2. CommonWealth REIT (CWH)(own senior bond and Common shares): CommonWealth REIT reported funds from operations of 88 cents for the 4th quarter.  There were a number of special items in that number including gains on the sell of some properties, offset in part by impairment and other charges on others.   As of 12/31/2010, 87.7% of CWH's square footage was leased, an improvement over 86.4% at the end of the last quarter.

3. Heinz (HNZ)(own: Dividend Growth strategy):  Heinz expects to report earnings for its fiscal third quarter of "around 84 cents", with organic growth of about 2%, "driven by continued robust growth organic growth of approximately 14% in Emerging Markets."  Heinz expects to report free cash flow of about 440 million in the quarter.   Heinz further raised its estimate for the F/Y to $3.04 to $3.10, up from a prior forecast by the company of $2.95 to $3.05.  Prior to that release, the consensus estimate was for 80 cents in the quarter and $3.09 for the F/Y ending in April 2011.

HNZ shares did rise in response to this press release by the company, crossing above $50 during the day before closing up 64 cents  at $49.58.  I do not anticipate HNZ shares will move much above current levels over the near term.  At $49 per share, the P/E is 15.85 based on estimated earnings of $3.09 for the current fiscal year and  around  14.63 based on the consensus estimate of $3.45 for the F/Y 2012.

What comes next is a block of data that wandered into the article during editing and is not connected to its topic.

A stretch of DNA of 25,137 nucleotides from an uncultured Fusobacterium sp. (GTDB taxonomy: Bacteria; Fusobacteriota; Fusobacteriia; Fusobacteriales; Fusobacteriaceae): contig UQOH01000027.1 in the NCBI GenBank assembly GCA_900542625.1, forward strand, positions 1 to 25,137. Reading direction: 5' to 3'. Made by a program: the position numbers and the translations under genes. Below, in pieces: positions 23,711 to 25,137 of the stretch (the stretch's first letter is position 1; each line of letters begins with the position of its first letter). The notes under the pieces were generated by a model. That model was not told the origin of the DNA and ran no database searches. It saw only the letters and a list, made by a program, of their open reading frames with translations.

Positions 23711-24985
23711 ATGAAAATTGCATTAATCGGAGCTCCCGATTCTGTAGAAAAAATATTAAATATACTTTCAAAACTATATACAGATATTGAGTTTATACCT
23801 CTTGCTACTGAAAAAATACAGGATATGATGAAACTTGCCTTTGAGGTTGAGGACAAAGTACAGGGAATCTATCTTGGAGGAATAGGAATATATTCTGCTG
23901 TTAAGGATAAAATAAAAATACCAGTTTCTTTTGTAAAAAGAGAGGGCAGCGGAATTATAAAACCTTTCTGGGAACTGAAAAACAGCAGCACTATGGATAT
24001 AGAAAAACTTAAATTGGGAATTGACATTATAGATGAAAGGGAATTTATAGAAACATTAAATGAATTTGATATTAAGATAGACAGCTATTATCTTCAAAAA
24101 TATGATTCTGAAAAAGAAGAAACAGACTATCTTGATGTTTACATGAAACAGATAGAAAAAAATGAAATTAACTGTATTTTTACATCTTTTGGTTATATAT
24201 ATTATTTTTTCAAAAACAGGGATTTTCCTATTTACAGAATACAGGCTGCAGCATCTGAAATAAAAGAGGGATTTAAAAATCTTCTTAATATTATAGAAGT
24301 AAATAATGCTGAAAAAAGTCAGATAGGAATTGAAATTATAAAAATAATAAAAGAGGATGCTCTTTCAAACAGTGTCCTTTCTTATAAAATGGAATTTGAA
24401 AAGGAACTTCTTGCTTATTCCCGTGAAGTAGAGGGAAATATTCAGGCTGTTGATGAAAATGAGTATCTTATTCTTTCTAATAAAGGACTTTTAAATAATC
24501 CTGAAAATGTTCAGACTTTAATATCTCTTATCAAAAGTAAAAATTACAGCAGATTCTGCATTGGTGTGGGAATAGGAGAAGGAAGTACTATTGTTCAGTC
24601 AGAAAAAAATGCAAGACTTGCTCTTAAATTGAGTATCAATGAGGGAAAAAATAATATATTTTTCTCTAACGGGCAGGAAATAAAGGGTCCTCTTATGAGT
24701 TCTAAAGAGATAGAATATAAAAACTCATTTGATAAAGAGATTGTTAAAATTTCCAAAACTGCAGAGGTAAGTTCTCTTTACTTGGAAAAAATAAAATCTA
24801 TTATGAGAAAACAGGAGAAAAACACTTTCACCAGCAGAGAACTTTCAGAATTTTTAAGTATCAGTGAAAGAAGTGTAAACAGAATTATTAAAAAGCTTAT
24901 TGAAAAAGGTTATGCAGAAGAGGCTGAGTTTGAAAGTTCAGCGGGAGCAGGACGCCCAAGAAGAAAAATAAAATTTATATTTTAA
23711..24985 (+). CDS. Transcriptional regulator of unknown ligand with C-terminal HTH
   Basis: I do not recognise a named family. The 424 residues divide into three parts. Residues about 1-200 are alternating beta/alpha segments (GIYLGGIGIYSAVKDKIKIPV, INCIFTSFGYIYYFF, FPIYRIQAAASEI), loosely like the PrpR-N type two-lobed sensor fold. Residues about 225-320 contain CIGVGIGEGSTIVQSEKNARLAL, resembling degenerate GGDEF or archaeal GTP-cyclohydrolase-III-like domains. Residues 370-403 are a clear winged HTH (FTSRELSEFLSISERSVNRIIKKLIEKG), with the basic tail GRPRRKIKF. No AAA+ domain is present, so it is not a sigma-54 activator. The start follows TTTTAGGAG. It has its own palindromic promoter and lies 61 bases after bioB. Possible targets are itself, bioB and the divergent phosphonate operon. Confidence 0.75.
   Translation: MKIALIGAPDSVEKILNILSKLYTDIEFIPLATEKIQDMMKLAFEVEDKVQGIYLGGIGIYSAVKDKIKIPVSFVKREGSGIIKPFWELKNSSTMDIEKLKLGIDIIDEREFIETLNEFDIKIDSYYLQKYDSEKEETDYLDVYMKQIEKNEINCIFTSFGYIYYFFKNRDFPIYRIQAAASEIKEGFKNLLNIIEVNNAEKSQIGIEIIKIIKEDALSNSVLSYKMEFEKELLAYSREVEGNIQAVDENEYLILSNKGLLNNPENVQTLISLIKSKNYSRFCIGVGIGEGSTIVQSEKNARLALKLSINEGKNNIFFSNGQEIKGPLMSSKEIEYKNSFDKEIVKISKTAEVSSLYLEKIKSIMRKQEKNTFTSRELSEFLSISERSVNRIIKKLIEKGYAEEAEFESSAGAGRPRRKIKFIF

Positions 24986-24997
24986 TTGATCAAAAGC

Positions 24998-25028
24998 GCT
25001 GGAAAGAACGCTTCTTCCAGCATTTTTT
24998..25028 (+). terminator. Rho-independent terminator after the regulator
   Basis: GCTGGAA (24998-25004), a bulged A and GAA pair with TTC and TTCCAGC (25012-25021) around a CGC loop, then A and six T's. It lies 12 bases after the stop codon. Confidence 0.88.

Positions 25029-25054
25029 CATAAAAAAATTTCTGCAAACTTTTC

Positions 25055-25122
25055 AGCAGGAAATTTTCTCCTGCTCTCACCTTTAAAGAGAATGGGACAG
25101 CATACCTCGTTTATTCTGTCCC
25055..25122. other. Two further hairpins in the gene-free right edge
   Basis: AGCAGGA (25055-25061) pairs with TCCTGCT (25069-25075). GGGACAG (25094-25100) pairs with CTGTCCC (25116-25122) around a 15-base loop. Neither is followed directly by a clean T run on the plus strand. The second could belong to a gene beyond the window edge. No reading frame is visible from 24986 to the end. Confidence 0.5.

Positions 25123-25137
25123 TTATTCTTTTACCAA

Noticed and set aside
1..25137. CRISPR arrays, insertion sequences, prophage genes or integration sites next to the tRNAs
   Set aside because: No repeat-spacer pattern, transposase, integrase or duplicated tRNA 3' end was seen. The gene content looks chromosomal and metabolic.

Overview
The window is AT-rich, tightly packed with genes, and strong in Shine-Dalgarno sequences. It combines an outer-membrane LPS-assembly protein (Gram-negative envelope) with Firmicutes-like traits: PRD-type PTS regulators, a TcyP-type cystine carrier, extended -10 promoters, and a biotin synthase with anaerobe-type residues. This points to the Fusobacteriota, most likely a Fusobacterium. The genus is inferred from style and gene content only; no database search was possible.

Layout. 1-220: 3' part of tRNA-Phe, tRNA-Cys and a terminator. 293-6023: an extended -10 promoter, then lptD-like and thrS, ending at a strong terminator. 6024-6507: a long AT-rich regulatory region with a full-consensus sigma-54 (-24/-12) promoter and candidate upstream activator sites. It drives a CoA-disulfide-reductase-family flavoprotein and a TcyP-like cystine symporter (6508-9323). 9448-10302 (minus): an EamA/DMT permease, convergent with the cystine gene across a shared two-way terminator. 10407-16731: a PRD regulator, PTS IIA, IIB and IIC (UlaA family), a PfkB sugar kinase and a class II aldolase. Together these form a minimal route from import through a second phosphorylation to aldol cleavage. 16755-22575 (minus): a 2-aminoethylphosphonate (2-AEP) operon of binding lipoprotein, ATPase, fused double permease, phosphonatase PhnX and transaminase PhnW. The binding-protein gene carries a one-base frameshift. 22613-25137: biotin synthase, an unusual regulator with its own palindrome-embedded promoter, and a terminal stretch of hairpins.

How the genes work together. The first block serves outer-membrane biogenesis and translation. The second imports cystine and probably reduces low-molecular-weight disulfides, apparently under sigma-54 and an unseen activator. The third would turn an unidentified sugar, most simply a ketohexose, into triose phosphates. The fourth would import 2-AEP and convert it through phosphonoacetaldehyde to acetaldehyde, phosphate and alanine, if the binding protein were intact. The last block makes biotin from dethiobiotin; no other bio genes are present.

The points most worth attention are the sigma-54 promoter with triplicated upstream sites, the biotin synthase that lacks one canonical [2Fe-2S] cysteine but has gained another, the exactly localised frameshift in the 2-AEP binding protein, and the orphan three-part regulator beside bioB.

Heinz was bought during the Dark Period at $31.67 (3/11/2009 Post).

4. Bought Back 100 of the CEF GGN at $18.65 (see Disclaimer):  The turmoil in the Middle East is making the Old Geezer nervous.  That is the main reason for buying back shares in the CEF Gabelli Global Gold Natural Resources & Income Trust (GGN) whose portfolio contains gold and natural resource stocks.  The other reason was to increase cash flow for future reinvestment.  GGN pays a 14 cent monthly dividend and has about a 9% yield at a total cost of $18.65.  As previously discussed, my main problems with this CEF is that it is selling at a small premium to its net asset value, and the dividend has been supported to a large extent by returning investor's capital to them.   That later problem may change in the coming quarters, as the fund now at least has the option of selling securities at a profit and capital gains have to be the main source for supporting such a liberal managed distribution.

This is a link to the last filed  SEC Form N-Q which contains the fund's holdings as of 9/30/2010.  As shown in that filing, the fund does write calls on many of its individual stock positions.     The fund does show close to a 55 million dollar unrealized profit in its securities as of 9/30/2010, excluding its options' positions, and I suspect that has risen since then.

The last  SEC filed shareholder's report is for the period ending in June 2010.  I would anticipate a new filing soon.

The fund does use leverage, a 6.625% preferred issue with a liquidation amount of about 99 million.  Morningstar states that the leverage percent is 10.84%, but that number is probably stale.